Experts tell us that AI has the potential of taking over these tasks:

And in some cases, it already has.

Should we be afraid? Absolutely not! Consider these words from the head of a knowledge management (AI) team at the Reed Smith law firm in London:

(AI) is looking to be a massive time-saver for firms, and bringing true value on the more repetitive tasks – lawyers spend less time trawling through endless files. Instead, computer programs can read documents, interpret them, and identify the case-relevant results – all in a matter of minutes. And how might lawyers use this newly freed time of theirs? Dillon says now “legal work is much more interesting as computers can do the donkey work, and the lawyers are able to do more analysis,” adding further value for the client. AI can even take advisory roles, although not extensively. It can’t provide specific advice to a client on a specific matter, but can answer simple and common legal questions.

Computers doing the donkey work? I can get behind that.

All Rights Reserved 2019 Beverly Michaelis

Crowdsourcing Legal Research with Casetext and Mootus

One of the more interesting ideas discussed at ABA TECHSHOW was the concept of crowdsourcing legal research using Casetext or Mootus:

“On Casetext, judicial opinions and statutes are annotated with analysis by prominent law professors and attorneys at leading firms, giving you unique insight. And everything is 100% free.”

Mootus “…helps law students and lawyers at all levels build reputation and knowledge through competitive, collaborative legal argument.

Okay … but what is it exactly?

Here are three quick answers curated from the 2014 ABA TECHSHOW:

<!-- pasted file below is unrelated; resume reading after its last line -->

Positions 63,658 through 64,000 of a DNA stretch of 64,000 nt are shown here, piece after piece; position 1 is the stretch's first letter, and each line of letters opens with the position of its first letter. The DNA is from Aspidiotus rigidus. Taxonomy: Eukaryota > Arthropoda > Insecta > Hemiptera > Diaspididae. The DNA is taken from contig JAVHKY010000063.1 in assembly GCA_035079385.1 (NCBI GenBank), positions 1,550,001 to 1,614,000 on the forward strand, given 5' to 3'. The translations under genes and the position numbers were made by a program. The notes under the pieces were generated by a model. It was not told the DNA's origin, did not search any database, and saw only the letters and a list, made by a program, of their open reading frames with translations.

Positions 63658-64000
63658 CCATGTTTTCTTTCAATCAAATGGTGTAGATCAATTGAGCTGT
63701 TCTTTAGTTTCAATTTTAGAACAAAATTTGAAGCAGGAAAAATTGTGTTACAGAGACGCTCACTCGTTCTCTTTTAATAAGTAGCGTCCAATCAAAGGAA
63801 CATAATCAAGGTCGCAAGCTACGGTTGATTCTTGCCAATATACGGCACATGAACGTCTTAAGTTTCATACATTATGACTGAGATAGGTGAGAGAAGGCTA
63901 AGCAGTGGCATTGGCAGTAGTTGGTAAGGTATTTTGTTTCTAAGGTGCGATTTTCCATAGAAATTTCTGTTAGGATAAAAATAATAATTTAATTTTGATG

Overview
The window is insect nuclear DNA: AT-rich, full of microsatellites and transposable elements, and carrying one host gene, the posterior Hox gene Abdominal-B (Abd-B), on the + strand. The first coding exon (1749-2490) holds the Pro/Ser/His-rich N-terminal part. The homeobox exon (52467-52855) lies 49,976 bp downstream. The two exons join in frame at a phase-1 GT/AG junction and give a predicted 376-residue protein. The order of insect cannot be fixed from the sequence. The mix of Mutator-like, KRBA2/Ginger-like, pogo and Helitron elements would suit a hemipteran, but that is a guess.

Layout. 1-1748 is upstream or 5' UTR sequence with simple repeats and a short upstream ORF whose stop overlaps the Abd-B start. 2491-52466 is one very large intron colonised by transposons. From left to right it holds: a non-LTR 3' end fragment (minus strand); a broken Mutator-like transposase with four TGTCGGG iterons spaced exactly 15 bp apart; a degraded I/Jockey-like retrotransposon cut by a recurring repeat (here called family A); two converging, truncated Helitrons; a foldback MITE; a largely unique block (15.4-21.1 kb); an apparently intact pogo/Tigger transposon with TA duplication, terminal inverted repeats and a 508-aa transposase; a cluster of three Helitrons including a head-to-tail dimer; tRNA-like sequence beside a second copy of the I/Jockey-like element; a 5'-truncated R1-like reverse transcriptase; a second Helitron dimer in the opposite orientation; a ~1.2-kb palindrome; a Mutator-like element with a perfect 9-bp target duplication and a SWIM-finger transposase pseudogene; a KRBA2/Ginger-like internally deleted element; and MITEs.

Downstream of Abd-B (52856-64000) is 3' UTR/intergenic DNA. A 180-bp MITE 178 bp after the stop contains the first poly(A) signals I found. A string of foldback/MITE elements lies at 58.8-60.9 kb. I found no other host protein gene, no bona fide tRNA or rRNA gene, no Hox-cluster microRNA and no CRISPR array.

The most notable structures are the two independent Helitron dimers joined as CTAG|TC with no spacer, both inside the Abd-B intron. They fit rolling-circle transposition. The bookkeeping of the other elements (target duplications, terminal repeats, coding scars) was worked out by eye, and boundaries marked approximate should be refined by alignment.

• Crowdsourcing: people contribute to a common project. Social curation: filtering info for others – e.g. Twitter. @lisasolomon
  • Mootus: crowdsourcing (offers) answers to legal questions. Users vote up/down contributions (also a Casetext feature). @lisasolomon
  • Crowdsourced annotations, links to blog posts and commentary big benefit of @casetext approach to legal research. @RealSheree

It turns out that crowdsourcing isn’t exactly new.  Bob Ambrogi first wrote about it in 2010 for the Oregon State Bar Bulletin.  See “Crowdsourcing the Law: Trends and Other Innovations.”  

Here is Bob’s more recent take on Casetext, which I recommend you read if you are at all interested in this approach to research. In a very rudimentary way, think of it as Fastcase + Wikipedia together in one place.  Here is a snippet from Bob’s post:

“But what makes the site unique is the ability of its users to add descriptions and annotations to the cases. When you view a case, the screen is divided in half. On the left side, what you first see is a section of “Quick Facts” about the case — its holding, citation, court, judges, docket number and the like. After that comes a section called “Case Wiki” with a more narrative description of the case. Following those two sections comes the case itself.

Both of those first two sections — Quick Facts and Case Wiki — are fully editable by registered users. Simply click the “edit” button and revise or supplement any of the text. Click the “revisions” button to see the full history of edits by all users.

Similarly, the right side of the screen contains sections for “tags,” “cases,” “sources,” “analysis,” and “record.” Users can create and edit any of these items.”

Thank you Bob Ambrogi!

 

 

The Year in Review – Useful Tips You May Have Missed

Thank you readers!  I hope this has been a fruitful year for you.  Just in case you missed a tip or two, here is a list of 2012 blog posts for your perusal:

January

February

March

April

May

June

July

August

September

October

November

December

All Rights Reserved 2012 Beverly Michaelis